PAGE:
I'm constructing a simple circuit that beeps a beeper on a given time interval, using a 555 timer. Is there any simple way to randomize the time on the 555 timer between two given intervals, say, any time between 30 seconds and two minutes? I'm not even looking for true randomization, just something simple to make the interval different between each pulse. Ideally, this would be simple/small enough that I can put two of them in one circuit with a 556 timer - the second one would be sub-second timing to create a different 'beep' every time. Any ideas?


P.S. - bonus if the intervals can be adjusted with a potentiometer?

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    \$\begingroup\$ Accepting an answer so quickly is discouraging to others who otherwise also would have posted an answer. Now you'll possibly get less replies/ideas. \$\endgroup\$ – Federico Russo May 16 '12 at 5:07
  • \$\begingroup\$ @FedericoRusso really? Haha I had never considered that before, thanks for the tip! \$\endgroup\$ – Chris May 16 '12 at 5:14
  • \$\begingroup\$ I remember my favorite tester I designed to Dial a phone number for testing a DS1 digital network.. It went off-hook, dialed 888.8888 got connected and then hung up,, waited and repeated all week. I did it with just a couple counters and a few gates with Pulse control Dialing. Chris can you unaccept. I'd like to see a simpler solution. Can you bit bang a PIC? The best design is the one using the tools you know how to use. \$\endgroup\$ – Tony Stewart Sunnyskyguy EE75 May 16 '12 at 5:55
  • \$\begingroup\$ @TonyStewart sure, no problem. And ya, possibly, and then I could get a little more functionality, as well. Perhaps a PICAXE? \$\endgroup\$ – Chris May 16 '12 at 6:39

I agree with Olin: ditch the 555 and get a microcontroller. The PIC10F200 is the first one which comes to mind if you only need a couple of I/Os and a simple program. Thanks to the internal oscillator it doesn't need any of the external components required by the LM555. The 10F200 is only a few cents more than the LM555 and can easily replace two of them. The LM556 is no competition either: it costs twice what you pay for the 10F200.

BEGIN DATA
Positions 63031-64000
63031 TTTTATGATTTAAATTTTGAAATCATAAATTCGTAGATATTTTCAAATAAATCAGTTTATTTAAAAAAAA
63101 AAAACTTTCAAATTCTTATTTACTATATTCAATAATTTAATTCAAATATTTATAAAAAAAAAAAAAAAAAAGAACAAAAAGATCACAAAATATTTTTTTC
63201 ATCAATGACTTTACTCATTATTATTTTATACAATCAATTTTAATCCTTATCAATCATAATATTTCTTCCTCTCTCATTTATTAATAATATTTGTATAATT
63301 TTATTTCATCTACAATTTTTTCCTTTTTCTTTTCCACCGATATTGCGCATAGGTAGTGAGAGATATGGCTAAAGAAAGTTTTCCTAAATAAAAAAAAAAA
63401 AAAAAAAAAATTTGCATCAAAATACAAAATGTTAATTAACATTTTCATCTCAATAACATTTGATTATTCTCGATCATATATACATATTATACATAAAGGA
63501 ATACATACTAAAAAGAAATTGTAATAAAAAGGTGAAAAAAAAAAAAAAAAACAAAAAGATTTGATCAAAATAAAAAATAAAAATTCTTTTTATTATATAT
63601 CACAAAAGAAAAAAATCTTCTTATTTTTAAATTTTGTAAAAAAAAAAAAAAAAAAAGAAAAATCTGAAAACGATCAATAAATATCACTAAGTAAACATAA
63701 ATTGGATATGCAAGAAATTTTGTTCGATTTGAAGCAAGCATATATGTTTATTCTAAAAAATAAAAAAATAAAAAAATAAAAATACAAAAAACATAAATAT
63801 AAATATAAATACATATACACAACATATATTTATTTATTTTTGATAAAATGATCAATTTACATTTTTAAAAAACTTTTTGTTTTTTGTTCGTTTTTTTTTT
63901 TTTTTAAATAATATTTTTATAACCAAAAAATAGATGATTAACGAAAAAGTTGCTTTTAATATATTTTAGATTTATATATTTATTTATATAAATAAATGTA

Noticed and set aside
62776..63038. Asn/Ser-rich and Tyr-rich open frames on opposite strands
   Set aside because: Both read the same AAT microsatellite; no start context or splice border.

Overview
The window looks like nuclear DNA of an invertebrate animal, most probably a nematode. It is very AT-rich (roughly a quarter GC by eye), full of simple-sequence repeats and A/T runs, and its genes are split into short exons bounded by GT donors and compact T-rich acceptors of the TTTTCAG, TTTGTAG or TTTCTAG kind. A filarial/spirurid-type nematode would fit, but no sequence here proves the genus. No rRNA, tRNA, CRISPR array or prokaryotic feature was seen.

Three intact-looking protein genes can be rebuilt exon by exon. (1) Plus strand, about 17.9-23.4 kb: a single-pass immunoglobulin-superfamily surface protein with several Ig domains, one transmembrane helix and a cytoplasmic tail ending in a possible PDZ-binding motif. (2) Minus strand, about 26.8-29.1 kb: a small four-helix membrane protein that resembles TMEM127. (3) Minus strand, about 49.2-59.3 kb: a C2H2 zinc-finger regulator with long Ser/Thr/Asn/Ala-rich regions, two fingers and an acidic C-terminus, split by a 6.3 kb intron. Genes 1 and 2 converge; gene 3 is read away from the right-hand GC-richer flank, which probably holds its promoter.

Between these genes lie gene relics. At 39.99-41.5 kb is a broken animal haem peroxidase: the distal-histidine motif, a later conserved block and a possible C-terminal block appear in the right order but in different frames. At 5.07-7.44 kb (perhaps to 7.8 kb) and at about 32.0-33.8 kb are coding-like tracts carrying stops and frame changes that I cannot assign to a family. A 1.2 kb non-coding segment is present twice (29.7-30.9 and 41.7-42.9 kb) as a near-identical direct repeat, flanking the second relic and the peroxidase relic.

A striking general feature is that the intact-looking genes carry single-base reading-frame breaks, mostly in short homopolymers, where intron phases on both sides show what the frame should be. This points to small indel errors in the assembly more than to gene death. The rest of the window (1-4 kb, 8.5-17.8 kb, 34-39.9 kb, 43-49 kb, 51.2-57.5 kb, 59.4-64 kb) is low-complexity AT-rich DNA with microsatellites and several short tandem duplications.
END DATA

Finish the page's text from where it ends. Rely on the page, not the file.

So Olin's answer is the right one? No :-). I'm going for the bonus! I recently found the Atmel ATTiny5, which is comparable with the PIC10F200: same SOT23 package, same 512 bytes program memory, internal oscillator. BUT! The ATTiny5 has an ADC, which the PIC doesn't have! Connect the potentiometer to it and the bonus is mine! :-)

(You can also make a crude ADC with the PIC, but it needs 2 pins which you can use as outputs, and since we already have two outputs and one I/O of the 10F200 is only input, you'll have to give up that buzzer output. Edit. On second thought, you can do it with one I/O, but you'll need two resistors an a capacitor instead of one resistor and a capacitor.)

The software will be very much the same as for the PIC: program an LFSR (Linear Feedback Shift Register):

enter image description here

An 8-bit LFSR can cycle through up to 255 combinations before it repeats, a 16-bit LFSR through 65535. Use the potentiometer reading to define the clipping values for the timer.

  • \$\begingroup\$ Note that tiny PICs are available with A/Ds too. The PIC 10F22x series is pretty much the 10F20x series with a A/D and a few other minor things added. \$\endgroup\$ – Olin Lathrop May 22 '12 at 12:11
  • \$\begingroup\$ Once you've got an MCU, you can use other sources for randomness, too - for instance, use an unconnected analog pin and sample the LSB on it. Or, set up a transistor race mediated by an MCU pin. \$\endgroup\$ – Nick Johnson May 22 '12 at 12:17